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I wonder how those two will play with Democrats who believe Republicans are destroying America by going against unions.

This Democrat is against corruption, not the policy of laborers banding together to collectively bargain. I don't know why a case of corruption in CalPERS is suddenly proof positive that all unions are bad, but I'm not surprised to see it being spun that way.

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I wonder how those two will play with Democrats who believe Republicans are destroying America by going against unions.

This Democrat is against corruption, not the policy of laborers banding together to collectively bargain. I don't know why a case of corruption in CalPERS is suddenly proof positive that all unions are bad, but I'm not surprised to see it being spun that way.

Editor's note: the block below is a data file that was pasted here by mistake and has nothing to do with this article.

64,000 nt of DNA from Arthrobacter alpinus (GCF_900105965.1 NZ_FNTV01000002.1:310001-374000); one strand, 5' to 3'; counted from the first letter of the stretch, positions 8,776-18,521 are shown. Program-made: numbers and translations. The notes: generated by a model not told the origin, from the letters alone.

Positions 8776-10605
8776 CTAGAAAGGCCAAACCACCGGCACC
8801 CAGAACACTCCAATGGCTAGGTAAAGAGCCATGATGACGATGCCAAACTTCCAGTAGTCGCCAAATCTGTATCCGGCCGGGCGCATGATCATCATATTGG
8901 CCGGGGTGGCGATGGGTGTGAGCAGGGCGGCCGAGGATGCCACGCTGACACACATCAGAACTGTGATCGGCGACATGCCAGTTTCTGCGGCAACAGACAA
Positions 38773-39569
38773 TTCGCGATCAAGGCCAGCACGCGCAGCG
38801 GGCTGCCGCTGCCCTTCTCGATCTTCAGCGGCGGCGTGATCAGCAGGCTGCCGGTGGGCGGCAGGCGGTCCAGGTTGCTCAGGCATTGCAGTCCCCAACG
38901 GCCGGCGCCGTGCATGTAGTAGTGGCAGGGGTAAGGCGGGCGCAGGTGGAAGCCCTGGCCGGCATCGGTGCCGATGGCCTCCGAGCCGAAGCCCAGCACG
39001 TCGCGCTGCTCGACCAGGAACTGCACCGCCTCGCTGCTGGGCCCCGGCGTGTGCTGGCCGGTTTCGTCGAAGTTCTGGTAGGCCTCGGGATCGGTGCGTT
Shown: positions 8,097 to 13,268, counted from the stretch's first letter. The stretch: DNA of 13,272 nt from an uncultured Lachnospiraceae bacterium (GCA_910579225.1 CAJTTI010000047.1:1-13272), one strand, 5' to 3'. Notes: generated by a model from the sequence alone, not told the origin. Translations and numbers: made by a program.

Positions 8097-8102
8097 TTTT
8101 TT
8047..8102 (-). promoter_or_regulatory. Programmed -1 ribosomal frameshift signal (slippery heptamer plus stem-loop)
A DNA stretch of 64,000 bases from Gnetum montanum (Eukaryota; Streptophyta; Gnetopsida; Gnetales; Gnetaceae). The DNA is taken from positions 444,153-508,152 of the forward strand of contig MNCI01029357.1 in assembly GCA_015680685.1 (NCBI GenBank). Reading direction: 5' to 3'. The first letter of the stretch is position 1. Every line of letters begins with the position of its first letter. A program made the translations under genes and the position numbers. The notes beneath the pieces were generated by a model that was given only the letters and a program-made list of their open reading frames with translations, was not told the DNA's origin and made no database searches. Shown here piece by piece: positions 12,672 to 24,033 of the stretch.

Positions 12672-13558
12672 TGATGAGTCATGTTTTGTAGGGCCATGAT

I'm talking about Adachi and Parks. Not Villalobos.

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I wonder how those two will play with Democrats who believe Republicans are destroying America by going against unions.

The usual death threats against them and their families I'm sure.

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We need more of these guys:

A New Party Within a Party? Labor-Skeptic Democrats

Traditionally, criticism of public employee unions has come from politicians on the right. That's still true. But in Los Angeles and San Francisco, two progressive politicians have gained attention and prominence by taking on pensions and other expensive perks of such unions.